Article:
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Unraveling the Mystery of Autism and Pervasive Developmental Disorder: A Mother's Story of Research & Recovery Paperback – January 8, 2002
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From Publishers Weekly
What can be more devastating for parents than to learn that their child is autistic? The severely debilitating neurological disorder, which affects social and language development, can be difficult to treat. When her son was diagnosed with autism at 19 months, Seroussi, a small-business owner and wife of a research chemist, determined to do everything in her power to help her child achieve normal functioning. In addition to pursuing recommended speech and behavior modification therapies for her son, Seroussi devoted her considerable energies--often against medical advice--to researching alternative approaches. Her own experience and a growing body of scientific evidence pointed to connections between autism and diet. And though the theory has not yet been proven, Seroussi says, research now suggests that autism may be an autoimmune disorder triggered in rare cases by an infant's measles-mumps-rubella immunizations. Convinced that the inability to digest certain proteins was contributing to her son's condition and that his autism was related to his reaction to MMR vaccines, Seroussi eliminated suspect foods from his diet; he made such dramatic improvement that, by age four, he was functioning normally. Now a crusader for dietary intervention, Seroussi has written a book that will give hope to many families--though she cautions that not every autistic child responds to such treatment. She includes a FAQ section, gluten- and casein-free recipes and resources, and a list of organizations and readings. Agent, Kathi Paton. (Feb.) FYI: Seroussi is co-founder of ANDI (the Autism Network for Dietary Intervention) and co-editor of the ANDI News.
Copyright 1999 Reed Business Information, Inc. --This text refers to an out of print or unavailable edition of this title.
Lisa S. Lewis, Ph.D. author of Special Diets for Special Kids Karyn Seroussi's good sense and her ability to sort out fact from fiction make her the perfect person to tell the story of autism research. Add to that a son who got better and a scientist husband who helped figure out why. -- Review --This text refers to an out of print or unavailable edition of this title.
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Top Customer Reviews
If so, get this book. It deserves a place right next to Catherine Maurice's groundbreaking book on intervention through educational methods, LET ME HEAR YOUR VOICE. Actually, it deserves a place of honor right on your kitchen table, where you can refer to it everyday, easily. What Catherine Maurice did for education vis vis autistic children, this book does for dietary intervention.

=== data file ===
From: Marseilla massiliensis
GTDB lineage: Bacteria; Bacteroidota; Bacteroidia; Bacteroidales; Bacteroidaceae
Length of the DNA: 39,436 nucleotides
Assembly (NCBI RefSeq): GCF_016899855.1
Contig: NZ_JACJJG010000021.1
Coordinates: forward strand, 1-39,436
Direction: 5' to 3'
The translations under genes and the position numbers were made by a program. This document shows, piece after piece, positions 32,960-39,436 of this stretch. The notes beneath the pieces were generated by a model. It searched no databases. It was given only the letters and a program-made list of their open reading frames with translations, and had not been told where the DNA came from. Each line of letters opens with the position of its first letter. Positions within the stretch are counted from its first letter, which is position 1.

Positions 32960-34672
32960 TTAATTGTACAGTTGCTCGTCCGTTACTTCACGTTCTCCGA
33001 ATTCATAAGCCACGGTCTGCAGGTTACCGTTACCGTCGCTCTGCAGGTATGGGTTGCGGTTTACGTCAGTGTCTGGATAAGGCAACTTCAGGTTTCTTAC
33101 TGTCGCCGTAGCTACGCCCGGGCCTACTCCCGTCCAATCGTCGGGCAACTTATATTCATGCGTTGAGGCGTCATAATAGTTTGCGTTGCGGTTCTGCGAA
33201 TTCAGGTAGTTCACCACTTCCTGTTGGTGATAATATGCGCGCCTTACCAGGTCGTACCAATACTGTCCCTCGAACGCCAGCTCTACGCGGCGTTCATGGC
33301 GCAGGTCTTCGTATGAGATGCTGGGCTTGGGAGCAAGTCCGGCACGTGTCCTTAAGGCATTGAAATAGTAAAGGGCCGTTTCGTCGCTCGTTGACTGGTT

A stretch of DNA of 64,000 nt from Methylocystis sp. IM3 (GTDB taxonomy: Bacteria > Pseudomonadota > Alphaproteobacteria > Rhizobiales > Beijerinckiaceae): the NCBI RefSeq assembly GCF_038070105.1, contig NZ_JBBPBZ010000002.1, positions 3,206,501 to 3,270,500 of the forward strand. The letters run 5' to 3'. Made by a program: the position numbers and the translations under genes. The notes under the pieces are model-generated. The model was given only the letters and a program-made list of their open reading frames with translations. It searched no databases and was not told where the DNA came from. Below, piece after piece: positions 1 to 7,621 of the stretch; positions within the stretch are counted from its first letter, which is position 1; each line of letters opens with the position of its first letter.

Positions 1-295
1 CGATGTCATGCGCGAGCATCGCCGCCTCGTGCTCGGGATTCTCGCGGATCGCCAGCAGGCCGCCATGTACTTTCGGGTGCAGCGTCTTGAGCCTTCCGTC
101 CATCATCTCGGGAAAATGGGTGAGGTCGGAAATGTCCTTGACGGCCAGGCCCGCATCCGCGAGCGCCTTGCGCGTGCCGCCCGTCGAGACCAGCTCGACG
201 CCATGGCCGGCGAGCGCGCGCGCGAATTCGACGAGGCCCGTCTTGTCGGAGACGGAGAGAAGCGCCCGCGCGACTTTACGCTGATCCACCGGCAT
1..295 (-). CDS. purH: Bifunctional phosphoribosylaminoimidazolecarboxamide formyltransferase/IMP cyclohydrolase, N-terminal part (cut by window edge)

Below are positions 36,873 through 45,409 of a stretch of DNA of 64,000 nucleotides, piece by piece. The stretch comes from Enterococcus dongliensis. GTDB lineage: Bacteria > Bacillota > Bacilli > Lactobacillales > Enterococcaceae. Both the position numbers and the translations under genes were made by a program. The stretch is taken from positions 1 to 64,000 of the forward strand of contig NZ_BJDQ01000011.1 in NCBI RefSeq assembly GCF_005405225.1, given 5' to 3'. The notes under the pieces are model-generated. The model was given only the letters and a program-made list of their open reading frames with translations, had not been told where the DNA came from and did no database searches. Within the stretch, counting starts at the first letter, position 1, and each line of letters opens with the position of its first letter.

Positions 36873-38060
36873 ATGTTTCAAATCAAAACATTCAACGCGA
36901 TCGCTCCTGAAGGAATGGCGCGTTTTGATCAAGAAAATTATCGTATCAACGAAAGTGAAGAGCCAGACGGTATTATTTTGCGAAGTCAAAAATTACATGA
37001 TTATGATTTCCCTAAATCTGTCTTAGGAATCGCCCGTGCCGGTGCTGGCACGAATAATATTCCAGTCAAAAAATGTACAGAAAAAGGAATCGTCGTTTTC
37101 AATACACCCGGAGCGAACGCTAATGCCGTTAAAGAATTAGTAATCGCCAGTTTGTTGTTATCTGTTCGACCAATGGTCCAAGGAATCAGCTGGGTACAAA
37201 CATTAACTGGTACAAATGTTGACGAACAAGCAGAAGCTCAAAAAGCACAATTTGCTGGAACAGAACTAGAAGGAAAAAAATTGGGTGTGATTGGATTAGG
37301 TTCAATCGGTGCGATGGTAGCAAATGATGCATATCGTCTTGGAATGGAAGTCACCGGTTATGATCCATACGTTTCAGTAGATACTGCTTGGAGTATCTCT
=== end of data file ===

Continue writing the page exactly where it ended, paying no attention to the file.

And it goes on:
Karyn Seroussi has written a practical, clear, acessible book about how your child's diet can affect his/her whole way of living in our world. She posits that the health (particularly, a damaged immune system) of your child is one of the major reasons your child diplays autistic behaviors. She has incorporated her own child, Miles, and her own family, in a most compassionate and perceptive way to demonstrate this. I found that, in and of itself, a comfort. We are all in this together, aren't we? We need to help each other. This book is all about helping OUR CHILDREN get better.
Parents of autistic children have it hard enough without having to sift through the incredible, time consuming theories and treatments that come our way daily. Karyn covers all of these and makes them understandable. She explains things. Then she gives you step by step directions to follow to actually improve the health of your own autistic child (or in my case, autistic children: I have two!) This book makes so much sense and is so exciting to read, I wrote this review as soon as I finished it. Even if my own children do not experience the same remarkable recovery that Karyn's son Miles did (she caught his autism really early), I know, from my other reading, that this book ultimately makes total sense... and that my sons will be immeasurably improved. For that, I am incredibly grateful. Thank you, Karyn Seroussi.
CON: The book is old (~10 years) and the science has moved on. Unfortunately, she refers to the infamous (now mostly debunked) vaccine-autism link. I'm no doctor/scientist but I read a lot about autism. It now seems there's 0 link between autism/celiac but there is likely some link between gluten-sensitivity and a subset of autism cases (it's likely there are several types of autism with different causes). So a GFCF diet may help some children (especially if they have GI issues) but most will probably not be helped. I'd recommend DR. Sears' "Autism Book" or Martha Herbert's "Autism Revolution" instead for a more up-to-date look at alternative treatments.
Unfortunately, because much of the narrative is about her son's early development and her thoughts at the time- this book can't really be revised to update the science.